Annie On Writing

June 27, 2012

Scamper to improve your writing

Filed under: Articles From write anything,Writing Tools — Annie Evett @ 12:01 am

Thinking out of the box is sometimes difficult when you have screeched to a halt and are bogged down to the point of paralysis with your words.

Try this quick, alternate activity to kick start your writing and escape the blockades your mind has set up to whatever challenge your characters may be experiencing. It can also be used as a self editing tool for your first draft.

SCAMPER is an acronym for a writing technique used to unlock creativity and ways to see a problem or challenge differently.

S – Substitute. Who or what else could be in the scene? Could the same scene occur at a different time or space?

C – Combine. What combinations of characters or skills have you not used yet? What emotions or feelings have you not explored? What writing techniques have you not utilised yet?

A – Adapt. Is there anything from the previous scene – or from the scene you are writing, which could be altered or adapted? Is there a scene which has worked which you can copy parts of and use in this one?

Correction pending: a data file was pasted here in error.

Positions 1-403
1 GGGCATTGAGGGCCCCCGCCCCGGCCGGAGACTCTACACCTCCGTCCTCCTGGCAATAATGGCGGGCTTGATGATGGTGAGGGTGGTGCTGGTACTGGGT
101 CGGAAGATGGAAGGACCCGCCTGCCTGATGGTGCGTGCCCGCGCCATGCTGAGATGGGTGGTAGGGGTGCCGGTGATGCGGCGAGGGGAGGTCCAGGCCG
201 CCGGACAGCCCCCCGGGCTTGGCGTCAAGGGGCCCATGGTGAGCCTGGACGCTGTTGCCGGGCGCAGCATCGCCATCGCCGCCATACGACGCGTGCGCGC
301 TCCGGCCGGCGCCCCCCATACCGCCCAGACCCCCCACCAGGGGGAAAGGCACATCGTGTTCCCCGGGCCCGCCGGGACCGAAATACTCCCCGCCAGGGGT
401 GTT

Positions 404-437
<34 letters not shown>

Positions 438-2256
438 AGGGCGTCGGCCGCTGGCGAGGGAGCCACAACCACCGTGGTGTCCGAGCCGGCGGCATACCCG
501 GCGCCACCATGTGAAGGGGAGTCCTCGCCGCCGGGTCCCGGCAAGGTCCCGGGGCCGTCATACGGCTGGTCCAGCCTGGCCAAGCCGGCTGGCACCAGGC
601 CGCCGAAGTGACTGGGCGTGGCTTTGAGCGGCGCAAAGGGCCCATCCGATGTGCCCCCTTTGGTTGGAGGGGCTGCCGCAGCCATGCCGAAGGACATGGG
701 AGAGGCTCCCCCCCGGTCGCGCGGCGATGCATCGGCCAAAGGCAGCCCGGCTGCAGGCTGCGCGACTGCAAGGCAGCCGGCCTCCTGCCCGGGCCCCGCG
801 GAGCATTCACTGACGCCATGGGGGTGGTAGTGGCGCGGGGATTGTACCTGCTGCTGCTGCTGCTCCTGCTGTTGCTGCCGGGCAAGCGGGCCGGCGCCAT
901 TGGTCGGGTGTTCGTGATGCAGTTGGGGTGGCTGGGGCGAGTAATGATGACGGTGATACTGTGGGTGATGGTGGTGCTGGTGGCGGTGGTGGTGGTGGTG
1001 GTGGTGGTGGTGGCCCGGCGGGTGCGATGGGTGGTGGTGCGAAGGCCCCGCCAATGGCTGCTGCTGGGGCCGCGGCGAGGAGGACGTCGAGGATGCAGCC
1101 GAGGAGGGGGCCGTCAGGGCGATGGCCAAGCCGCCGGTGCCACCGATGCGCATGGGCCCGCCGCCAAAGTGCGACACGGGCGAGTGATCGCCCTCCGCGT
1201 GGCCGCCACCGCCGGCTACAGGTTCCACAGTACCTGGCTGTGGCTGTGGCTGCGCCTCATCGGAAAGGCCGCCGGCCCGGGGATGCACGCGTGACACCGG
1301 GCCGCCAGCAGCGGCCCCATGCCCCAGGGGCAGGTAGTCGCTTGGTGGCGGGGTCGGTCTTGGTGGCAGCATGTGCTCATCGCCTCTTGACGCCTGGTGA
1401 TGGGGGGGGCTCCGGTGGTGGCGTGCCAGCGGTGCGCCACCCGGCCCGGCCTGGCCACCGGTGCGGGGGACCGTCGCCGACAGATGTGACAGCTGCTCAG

M – Modify or Magnify. Are there words which you could alter to change the meaning of the scene? Is there movement, colours, tastes or smells which you could magnify to intensify a mood – or to reflect a characters inner feelings, or thoughts?

P – Put in or add to improve, Purify or Put to other uses. Are there elements ( the senses) which you have not put in, which could be added to improve the readers experience of the text?  Can you purify a mood or feeling by intensifying of focusing on one particular sense? Can  character be put to another use? Perhaps a secondary character can assist in moving a scene along?

E – Eliminate. Delete at least ten percent of the words within the text, beginning with words like ‘then’, words ending in ‘ly’, repeated words and then scrutinise the way you use “as’ in a sentence.

R – Reverse and Rearrange. Have a variety of techniques within your scene where you can change pace. Think about use clashing techniques for a specific effect or reversing the problem or challenge within the scene all together.

The SCAMPER technique will work on many levels, but may not serve to assist in every scene or challenge you may have in your writing. Include it as part of your writers toolbox. Its a great way to brainstorm for different perspectives or when attempting to steer away from your normal phraseology or descriptions. The most important thing about SCAMPER, is that you begin to question your characters, their motivations and reasons for being part of a scene.


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